Beaverton leaders picked Portland-based BCB Group Developers to complete the project. But work stopped almost as soon as it started. By 2001, Beaverton regained control of its land -- and the hollowed project -- through U.S. Bankruptcy Court, agreeing to pay stiffed contractors and lenders $1.9 million.
Enter Dorn-Platz Properties.
Beaverton officials selected the California-based company to revive the project. Under its watch, the Round grew to include 65 condominiums above 27,000 square feet of retail space, two office buildings totaling about 226,000 square feet and a 399-stall parking garage.
But Dorn-Platz never completed three other buildings of 315,000 square feet, or a second parking garage. The developer last year lost the vacant lots through foreclosure by a creditor. The land is now held by Dove Street Capital Lenders' First Class Pads, and city leaders are searching for new ideas to bring it back to life.
Peter Field is quickly familiarizing himself with that checkered history. Field is in the public plaza, snapping photos, while Hilary Curtis eats sushi beside him. Both are Portland State grad students studying real estate. Their term assignment: Figure out what to do with the Round.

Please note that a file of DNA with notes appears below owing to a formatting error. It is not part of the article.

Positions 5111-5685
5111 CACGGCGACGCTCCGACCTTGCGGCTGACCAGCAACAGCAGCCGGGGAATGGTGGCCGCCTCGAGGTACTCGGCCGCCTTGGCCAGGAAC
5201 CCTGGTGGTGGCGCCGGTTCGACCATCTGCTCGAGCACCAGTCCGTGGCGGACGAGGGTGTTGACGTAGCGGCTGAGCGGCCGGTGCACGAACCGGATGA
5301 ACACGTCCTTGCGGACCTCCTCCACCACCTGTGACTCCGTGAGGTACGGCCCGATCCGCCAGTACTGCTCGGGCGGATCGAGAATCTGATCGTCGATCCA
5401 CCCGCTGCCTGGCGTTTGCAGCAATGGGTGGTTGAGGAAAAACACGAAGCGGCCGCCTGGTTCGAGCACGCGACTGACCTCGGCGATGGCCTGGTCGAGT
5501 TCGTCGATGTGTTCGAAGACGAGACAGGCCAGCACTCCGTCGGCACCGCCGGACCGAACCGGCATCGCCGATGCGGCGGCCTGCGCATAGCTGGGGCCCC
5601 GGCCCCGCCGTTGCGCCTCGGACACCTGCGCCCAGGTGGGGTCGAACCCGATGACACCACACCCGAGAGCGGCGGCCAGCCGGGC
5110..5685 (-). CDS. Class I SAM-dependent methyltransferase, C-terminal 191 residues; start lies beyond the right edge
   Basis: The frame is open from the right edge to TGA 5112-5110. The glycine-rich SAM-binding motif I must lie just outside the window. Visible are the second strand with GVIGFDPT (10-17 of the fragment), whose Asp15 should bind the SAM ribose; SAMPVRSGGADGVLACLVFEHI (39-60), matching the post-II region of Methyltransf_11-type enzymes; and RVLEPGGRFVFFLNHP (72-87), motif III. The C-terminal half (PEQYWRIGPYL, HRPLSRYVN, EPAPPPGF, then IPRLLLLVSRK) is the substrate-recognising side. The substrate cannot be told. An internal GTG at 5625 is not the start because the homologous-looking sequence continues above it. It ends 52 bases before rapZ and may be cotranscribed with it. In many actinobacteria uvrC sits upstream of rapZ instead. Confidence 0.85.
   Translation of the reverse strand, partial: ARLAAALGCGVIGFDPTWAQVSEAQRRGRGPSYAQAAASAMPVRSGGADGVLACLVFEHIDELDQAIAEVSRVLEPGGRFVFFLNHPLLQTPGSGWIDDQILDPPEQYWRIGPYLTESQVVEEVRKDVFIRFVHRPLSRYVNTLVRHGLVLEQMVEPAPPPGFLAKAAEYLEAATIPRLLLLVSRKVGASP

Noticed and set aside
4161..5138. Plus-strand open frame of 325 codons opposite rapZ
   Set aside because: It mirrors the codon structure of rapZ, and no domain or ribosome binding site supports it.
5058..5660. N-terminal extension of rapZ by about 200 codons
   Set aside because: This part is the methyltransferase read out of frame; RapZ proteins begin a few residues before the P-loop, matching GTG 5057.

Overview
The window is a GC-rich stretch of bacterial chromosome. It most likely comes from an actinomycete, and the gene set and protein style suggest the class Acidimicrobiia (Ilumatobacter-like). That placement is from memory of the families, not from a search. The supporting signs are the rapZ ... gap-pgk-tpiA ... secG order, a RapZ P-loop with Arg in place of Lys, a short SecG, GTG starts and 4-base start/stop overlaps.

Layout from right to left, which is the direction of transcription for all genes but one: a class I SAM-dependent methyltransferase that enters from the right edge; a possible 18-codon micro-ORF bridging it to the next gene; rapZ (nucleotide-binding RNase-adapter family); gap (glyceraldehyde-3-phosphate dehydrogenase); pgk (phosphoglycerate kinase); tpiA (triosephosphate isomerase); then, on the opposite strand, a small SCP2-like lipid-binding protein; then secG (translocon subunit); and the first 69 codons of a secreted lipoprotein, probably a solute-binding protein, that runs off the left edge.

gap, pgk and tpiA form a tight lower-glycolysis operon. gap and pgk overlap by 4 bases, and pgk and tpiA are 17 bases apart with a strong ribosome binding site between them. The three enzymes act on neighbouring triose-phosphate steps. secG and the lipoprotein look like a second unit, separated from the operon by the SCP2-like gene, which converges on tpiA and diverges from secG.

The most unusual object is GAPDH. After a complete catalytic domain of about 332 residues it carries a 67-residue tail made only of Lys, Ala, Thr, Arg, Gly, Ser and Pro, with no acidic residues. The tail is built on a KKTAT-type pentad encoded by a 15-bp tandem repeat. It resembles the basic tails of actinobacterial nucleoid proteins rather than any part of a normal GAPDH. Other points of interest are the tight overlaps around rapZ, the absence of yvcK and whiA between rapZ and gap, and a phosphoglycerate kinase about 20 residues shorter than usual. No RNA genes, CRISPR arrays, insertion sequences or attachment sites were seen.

"It's not as desolate and scary as I thought it would be," says Curtis, an Atlanta native who has never been here before.
Field describes the Round as something like a mirage in a desert, the kind of thing you stumble upon, a cool urban-style project lacking foot traffic, surrounded by strip malls and car dealerships.
"It always struck me as a site of great potential that wasn't reached," he says.
"Kind of disheartening"
Shipley and her husband traded their Hillsboro home for a nearly 1,700-square-foot, two-bedroom condo four years ago. Within six months, neighbors crowded into the Shipleys' penthouse unit to discuss suing the developers, builders and contractors.
Among the problems: leaky windows. It was so bad in Shipley's condo, her cats would lap up water pooling in the frames.